The day before Hal oween, a fluttery feeling developed in my stomach.

Stil in bed, I reached for Matthew.

"I'm nervous."

He closed the book he was reading and drew me near. "I know. You were nervous before you opened your eyes."

The house was already bustling with activity. Sarah's printer was churning out page after page in the office below. The television was on, and the dryer whined faintly in the distance as it protested under another load of laundry.

One sniff told me that Sarah and Em were wel into the day's coffee consumption, and down the hal there was the whir of a hair dryer.

"Are we the last ones up?" I made an effort to calm my stomach.

"I think so," he said with a smile, though there was a shadow of concern in his eyes.

Downstairs, Sarah was making eggs to order while Em pul ed trays of muffins out of the oven. Nathaniel was methodical y plucking one after another from the tin and popping them whole into his mouth.

"Where's Hamish?" Matthew asked.

"In my office, using the printer." Sarah gave him a long look and returned to her pan.

Marcus left his Scrabble game and came to the kitchen to take a walk with his father. He grabbed a handful of nuts as he left, sniffing the muffins with a groan of frustrated desire.

"What's going on?" I asked quietly.

"Hamish is being a lawyer," Sophie replied, spreading a thick layer of butter on top of a muffin. "He says there are papers to sign."

Hamish cal ed us into the dining room in the late morning.

We straggled in carrying wineglasses and mugs. He looked as though he hadn't slept. Neat stacks of paper were arranged across the table's expanse, along with sticks of black wax and two seals belonging to the Knights of Lazarus-one smal , one large. My heart hit my stomach and bounced back into my throat.

"Should we sit?" Em asked. She'd brought in a fresh pot of coffee and topped off Hamish's mug.

"Thank you, Em," Hamish said grateful y. Two empty chairs sat officiously at the head of the table. He gestured Matthew and me into them and picked up the first stack of papers. "Yesterday afternoon we went over a number of practical issues related to the situation in which we now find ourselves."

My heart sped up, and I eyed the seals again.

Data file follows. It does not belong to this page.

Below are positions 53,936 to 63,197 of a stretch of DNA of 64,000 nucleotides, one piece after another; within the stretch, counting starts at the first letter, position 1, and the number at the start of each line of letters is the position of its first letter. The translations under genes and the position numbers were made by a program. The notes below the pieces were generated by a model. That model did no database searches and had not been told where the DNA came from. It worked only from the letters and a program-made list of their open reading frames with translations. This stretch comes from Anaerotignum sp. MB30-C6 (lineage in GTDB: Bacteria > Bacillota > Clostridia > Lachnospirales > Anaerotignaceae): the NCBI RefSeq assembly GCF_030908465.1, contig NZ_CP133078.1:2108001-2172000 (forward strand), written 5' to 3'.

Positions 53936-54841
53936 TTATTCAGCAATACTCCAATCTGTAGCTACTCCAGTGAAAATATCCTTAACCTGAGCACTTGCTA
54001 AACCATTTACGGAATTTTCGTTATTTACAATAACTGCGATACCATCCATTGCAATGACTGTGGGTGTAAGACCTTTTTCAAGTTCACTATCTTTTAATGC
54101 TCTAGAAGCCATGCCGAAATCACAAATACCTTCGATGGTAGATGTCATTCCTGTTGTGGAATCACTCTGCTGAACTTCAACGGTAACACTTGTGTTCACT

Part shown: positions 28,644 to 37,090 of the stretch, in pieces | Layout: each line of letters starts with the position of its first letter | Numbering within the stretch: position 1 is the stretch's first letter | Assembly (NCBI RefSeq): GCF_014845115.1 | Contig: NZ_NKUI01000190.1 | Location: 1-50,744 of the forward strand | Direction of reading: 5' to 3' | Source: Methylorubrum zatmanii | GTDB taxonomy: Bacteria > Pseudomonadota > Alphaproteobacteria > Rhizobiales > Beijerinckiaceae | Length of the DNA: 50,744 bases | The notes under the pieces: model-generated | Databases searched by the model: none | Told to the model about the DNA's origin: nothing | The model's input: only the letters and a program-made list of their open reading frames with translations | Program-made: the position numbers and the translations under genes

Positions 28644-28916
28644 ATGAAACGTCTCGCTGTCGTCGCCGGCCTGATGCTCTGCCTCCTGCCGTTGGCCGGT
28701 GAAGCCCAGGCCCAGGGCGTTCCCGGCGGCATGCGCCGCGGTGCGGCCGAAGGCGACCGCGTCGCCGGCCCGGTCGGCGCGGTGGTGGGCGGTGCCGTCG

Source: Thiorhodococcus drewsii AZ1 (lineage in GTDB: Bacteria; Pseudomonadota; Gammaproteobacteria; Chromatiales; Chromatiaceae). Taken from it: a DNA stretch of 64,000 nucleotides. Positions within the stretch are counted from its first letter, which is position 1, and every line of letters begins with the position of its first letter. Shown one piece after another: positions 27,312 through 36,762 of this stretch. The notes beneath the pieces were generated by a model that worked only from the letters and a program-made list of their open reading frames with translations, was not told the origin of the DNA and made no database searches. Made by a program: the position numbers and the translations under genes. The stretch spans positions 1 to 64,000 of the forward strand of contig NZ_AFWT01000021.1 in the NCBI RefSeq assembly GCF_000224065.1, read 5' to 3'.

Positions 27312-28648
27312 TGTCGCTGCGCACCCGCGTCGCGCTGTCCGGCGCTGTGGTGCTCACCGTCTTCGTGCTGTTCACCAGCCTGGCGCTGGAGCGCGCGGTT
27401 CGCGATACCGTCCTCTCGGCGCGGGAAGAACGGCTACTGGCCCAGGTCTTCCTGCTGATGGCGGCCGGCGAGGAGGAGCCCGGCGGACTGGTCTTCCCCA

"A little less lawyerly, Hamish, if you please," Matthew said, his hand tightening on my back. Hamish glowered at him and continued.

"Diana and Matthew wil timewalk, as planned, on Hal oween. Ignore everything else Matthew told you to do."

Hamish took an obvious pleasure in delivering this part of his message. "We've agreed that it would be best if everyone . . . disappeared for a little while. As of this moment, your old lives are on hold."

Hamish put a document in front of me. "This is a power of attorney, Diana. It authorizes me-or whoever occupies the position of seneschal-to act legal y on your behalf."

The power of attorney gave the abstract idea of timewalking a new sense of finality. Matthew fished a pen from his pocket.

"Here," he said, placing the pen before me.

The pen's nib wasn't used to the angle and pressure of my hand, and it scratched while I put my signature on the line. When I was finished, Matthew took it and dropped a warm black blob on the bottom, then reached for his personal seal and pressed it into the wax.

Hamish picked up the next stack. "These letters are for you to sign, too. One informs your conference organizers that you cannot speak in November. The other requests a medical leave for next year. Your physician-one Dr.

Marcus Whitmore-has written in support. In the event you haven't returned by April, I'l send your request to Yale."

I read the letters careful y and signed with a shaking hand, relinquishing my life in the twenty-first century.

Hamish braced his hands against the edge of the table.

Clearly he was building up to something. "There is no tel ing when Matthew and Diana wil be back with us." He didn't use the word "if," but it hovered in the room nonetheless.

"Whenever any member of the firm or of the de Clermont family is preparing to take a long journey or drop out of sight for a while, it's my job to make sure their affairs are in order. Diana, you have no wil ."

"No." My mind was entirely blank. "But I don't have any assets-not even a car."

Hamish straightened. "That's not entirely true, is it, Matthew?"

"Give it to me," Matthew said reluctantly. Hamish handed him a thick document. "This was drawn up when I was last in Oxford."

"Before La Pierre," I said, not touching the pages.

Matthew nodded. "Essential y, it's our marriage agreement. It irrevocably settles a third of my personal assets on you. Even if you were to leave me, these assets would be yours."

It was dated before he'd come home-before we were mated for life by vampire custom.

"I'l never leave you, and I don't want this."

"You don't even know what this is," Matthew said, putting the pages in front of me.

There was too much to absorb. Staggering sums of money, a town house on an exclusive square in London, a flat in Paris, a vil a outside Rome, the Old Lodge, a house in Jerusalem, stil more houses in cities like Venice and Sevil e, jets, cars-my mind whirled.

"I have a secure job." I pushed the papers away. "This is completely unnecessary."

"It's yours nonetheless," Matthew said gruffly.